Given a flavor of nominalism which denies that simple sentences and existential quantifiers referring to mathematical objects are literally true (pretense theory, fictionalism, figuralism, etc.), suppose there is a circle, C. According to my understanding, either of the propositions "the radius of C is 3 feet" or "the area of C is 5 square feet" could be literally true, since "3" and "5" only serve to specify the cardinality of "feet" and "square feet," and are not purported to imply the real existence of "3" or "5."

Now, when we combine these two propositions, does an actual contradiction technically arise, or would we move into the realm of pretense/fiction/figurativ-ity when stating the two propositions in terms of the same units (likely square feet) since the units would be canceled out? We would assess the compatibility of the propositions by setting them equal to one another:

area = pi * radius^2

5 square feet = pi * (3 feet)^2

5 square feet = pi * 9 square feet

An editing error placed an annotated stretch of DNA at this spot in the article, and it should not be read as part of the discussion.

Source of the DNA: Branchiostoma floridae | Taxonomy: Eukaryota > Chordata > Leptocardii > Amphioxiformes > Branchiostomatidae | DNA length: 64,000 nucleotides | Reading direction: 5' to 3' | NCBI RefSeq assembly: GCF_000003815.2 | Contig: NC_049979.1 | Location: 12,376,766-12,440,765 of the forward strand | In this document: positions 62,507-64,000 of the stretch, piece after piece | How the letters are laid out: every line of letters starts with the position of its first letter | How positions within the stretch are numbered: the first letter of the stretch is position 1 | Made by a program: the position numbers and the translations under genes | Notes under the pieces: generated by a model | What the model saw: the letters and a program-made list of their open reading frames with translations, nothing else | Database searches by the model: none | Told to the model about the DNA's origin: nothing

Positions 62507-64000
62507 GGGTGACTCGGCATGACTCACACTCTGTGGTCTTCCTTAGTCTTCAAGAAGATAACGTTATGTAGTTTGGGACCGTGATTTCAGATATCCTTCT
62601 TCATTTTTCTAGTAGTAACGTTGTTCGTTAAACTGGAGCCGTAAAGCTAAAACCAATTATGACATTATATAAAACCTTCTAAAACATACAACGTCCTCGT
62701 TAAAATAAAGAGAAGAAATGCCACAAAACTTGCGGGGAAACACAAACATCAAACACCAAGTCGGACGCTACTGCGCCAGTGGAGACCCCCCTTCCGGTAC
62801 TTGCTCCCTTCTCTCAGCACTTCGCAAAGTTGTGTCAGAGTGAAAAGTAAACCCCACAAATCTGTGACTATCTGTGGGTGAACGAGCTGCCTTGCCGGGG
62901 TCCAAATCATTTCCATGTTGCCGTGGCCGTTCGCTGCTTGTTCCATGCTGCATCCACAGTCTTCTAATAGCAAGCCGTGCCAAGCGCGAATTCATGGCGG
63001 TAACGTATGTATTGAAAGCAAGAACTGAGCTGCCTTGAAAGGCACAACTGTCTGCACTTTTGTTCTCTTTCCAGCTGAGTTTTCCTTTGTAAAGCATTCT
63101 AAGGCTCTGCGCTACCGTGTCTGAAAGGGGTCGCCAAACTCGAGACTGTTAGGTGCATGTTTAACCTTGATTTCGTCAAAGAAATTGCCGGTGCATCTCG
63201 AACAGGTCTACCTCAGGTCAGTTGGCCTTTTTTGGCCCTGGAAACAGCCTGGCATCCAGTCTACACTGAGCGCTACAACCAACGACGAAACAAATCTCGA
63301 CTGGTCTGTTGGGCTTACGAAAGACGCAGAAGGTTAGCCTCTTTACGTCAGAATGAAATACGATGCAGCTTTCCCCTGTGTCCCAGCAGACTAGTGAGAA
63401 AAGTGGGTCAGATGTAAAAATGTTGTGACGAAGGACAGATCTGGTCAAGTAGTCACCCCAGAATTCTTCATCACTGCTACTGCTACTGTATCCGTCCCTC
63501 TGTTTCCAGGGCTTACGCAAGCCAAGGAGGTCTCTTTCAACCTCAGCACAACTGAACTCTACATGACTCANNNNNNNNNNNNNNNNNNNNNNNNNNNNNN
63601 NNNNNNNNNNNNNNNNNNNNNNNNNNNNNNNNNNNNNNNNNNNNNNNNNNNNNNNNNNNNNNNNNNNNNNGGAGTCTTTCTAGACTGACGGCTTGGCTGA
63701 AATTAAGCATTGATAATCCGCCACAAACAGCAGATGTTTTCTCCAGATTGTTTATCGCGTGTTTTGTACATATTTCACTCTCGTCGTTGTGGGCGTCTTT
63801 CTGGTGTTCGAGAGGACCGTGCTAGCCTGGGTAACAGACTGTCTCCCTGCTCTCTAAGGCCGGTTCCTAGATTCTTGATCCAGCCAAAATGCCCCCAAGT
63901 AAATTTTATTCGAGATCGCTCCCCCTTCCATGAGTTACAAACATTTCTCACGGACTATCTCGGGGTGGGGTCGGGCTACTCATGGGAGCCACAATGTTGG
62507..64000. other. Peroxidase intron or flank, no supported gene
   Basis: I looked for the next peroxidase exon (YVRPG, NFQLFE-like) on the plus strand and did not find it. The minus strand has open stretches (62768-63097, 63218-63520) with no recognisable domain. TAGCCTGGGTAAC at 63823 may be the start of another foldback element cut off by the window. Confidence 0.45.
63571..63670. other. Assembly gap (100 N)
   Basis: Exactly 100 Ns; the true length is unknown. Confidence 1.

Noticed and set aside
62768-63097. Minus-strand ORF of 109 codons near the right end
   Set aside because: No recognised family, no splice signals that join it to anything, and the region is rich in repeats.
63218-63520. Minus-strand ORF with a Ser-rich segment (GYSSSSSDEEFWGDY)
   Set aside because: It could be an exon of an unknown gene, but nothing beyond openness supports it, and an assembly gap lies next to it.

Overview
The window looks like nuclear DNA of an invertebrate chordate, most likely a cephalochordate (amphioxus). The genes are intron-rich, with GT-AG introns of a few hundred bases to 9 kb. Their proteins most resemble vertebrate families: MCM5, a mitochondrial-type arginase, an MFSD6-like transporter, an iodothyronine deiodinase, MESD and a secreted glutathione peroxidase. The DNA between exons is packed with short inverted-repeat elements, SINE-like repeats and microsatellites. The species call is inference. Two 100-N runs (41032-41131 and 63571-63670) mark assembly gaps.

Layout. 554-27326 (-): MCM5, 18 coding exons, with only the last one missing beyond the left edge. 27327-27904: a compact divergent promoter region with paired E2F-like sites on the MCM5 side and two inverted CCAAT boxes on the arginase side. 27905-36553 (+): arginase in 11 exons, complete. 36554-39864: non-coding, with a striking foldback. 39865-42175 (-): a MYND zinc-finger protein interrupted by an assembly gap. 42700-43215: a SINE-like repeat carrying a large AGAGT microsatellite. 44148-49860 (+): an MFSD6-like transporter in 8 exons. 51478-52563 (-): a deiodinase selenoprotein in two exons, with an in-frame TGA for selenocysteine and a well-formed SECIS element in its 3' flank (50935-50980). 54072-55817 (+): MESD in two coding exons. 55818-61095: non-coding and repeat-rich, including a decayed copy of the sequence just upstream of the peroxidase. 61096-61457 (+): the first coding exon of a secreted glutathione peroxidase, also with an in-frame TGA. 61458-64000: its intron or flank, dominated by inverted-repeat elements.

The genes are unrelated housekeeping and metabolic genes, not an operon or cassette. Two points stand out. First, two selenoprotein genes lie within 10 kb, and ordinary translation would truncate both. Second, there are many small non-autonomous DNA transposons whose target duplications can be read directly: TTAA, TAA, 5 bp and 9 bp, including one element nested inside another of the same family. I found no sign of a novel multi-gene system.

5 = pi * 9

5 = 28.2743... (false)

My question is, since the units were canceled out by the time we arrived at an explicit contradiction (we might say they were paraphrased away when we thought about the propositions in their most reduced form), did we lose the ability to say that these propositions are contradictory on these various nominalist views?

  • Having derived a contradiction from the two premises, we have to conclude that at least one of them must be false, which indeed is: if the circle C has radius 3, then its area cannot be equal to 5. – Mauro ALLEGRANZA May 15 '16 at 10:40
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    "Literal truth" is not a useful notion under nominalism since nothing is "literally true". So arguments involving "literal truth" are completely irrelevant to nominalistic mathematics. Fictionalists for example use "true-according-to" instead to reproduce it. – Conifold May 15 '16 at 19:33

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